Luke huffed. "Avery Fawns, and no, whatever sleazy thing you're imagining me doing, you're completely wrong." He took off his apron and tossed it onto the servers' station. "But I need to get home so I can order the tickets early online. You're coming to their concert, too, right? They're playing at that premiere beach club on Okaloosa Island. You know, the Swamp?"

Hakan thought about it before shrugging. "Sure, but can you afford going? We still have bills to pay, and that last chick you brought to the apartment stole the cash out of your wallet."

"Yeah, man, I'll just skip groceries this month and I should be good," Luke said eagerly. "Let's hurry up and get outta here."

Hakan's gaze was full of pity. The fact that his friend was willing to starve to save money for rock concert tickets was kind of pathetic.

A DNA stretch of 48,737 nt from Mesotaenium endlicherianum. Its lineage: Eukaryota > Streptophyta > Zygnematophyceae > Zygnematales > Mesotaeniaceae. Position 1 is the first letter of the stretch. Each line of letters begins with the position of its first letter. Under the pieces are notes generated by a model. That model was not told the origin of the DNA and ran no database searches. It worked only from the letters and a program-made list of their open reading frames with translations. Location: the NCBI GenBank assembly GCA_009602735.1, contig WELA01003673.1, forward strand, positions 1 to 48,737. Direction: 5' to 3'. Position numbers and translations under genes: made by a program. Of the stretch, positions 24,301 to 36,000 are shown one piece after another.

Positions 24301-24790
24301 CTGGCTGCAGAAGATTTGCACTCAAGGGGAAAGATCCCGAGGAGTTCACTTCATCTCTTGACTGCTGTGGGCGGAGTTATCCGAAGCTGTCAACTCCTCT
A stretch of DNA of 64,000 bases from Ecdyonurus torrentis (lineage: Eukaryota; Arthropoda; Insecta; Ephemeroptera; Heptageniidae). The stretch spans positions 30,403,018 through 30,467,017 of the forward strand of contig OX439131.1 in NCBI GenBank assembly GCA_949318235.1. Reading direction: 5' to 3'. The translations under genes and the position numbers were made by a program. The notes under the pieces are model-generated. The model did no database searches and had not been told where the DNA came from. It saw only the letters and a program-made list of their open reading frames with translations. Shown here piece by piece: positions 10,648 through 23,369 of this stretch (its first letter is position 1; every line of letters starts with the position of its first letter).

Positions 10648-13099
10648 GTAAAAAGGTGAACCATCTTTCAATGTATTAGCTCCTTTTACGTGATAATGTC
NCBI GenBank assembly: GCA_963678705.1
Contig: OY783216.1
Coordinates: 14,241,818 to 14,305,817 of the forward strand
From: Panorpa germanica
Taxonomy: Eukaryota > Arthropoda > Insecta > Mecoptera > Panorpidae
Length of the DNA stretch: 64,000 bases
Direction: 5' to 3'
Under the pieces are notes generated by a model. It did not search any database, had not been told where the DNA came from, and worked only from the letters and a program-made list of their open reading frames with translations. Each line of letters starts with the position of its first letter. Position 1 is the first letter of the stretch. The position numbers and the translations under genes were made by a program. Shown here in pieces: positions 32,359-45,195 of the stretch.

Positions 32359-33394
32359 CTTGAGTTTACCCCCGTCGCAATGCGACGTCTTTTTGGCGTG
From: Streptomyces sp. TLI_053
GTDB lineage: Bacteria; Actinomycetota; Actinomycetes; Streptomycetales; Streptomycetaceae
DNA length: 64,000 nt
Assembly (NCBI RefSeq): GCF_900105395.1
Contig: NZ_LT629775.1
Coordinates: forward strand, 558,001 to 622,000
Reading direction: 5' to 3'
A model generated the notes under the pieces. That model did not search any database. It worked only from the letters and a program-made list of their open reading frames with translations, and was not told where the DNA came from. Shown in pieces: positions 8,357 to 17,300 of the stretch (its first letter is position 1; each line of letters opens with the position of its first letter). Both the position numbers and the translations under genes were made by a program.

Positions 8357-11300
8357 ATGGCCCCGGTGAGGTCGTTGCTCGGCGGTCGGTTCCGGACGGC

Once they finished closing up, Luke went ahead to their apartment while Hakan decided to stop by Crystal Beach to get some writing done (and to avoid Luke's loud fanboy tendencies). It was six in the evening in the last week of July, so he had approximately two hours of daylight left. Ensuring he had his notebook in his backseat, he started his car—a pampered and well-maintained 2008 Nissan Altima—and pulled out of the café parking lot.

Not for the first time, he asked himself why he had chosen to relocate to Destin, a tourist town known for its crystal blue-green waters, white sand, and notorious traffic on Highway 98. It was easy to spot which vehicles hailed from landlocked states due to their desperate clustering at the intersection to the nearest beach. Hakan took one look at the congestion up ahead and immediately veered off the highway to take the back roads and save himself a half hour. Such were the benefits of being a local.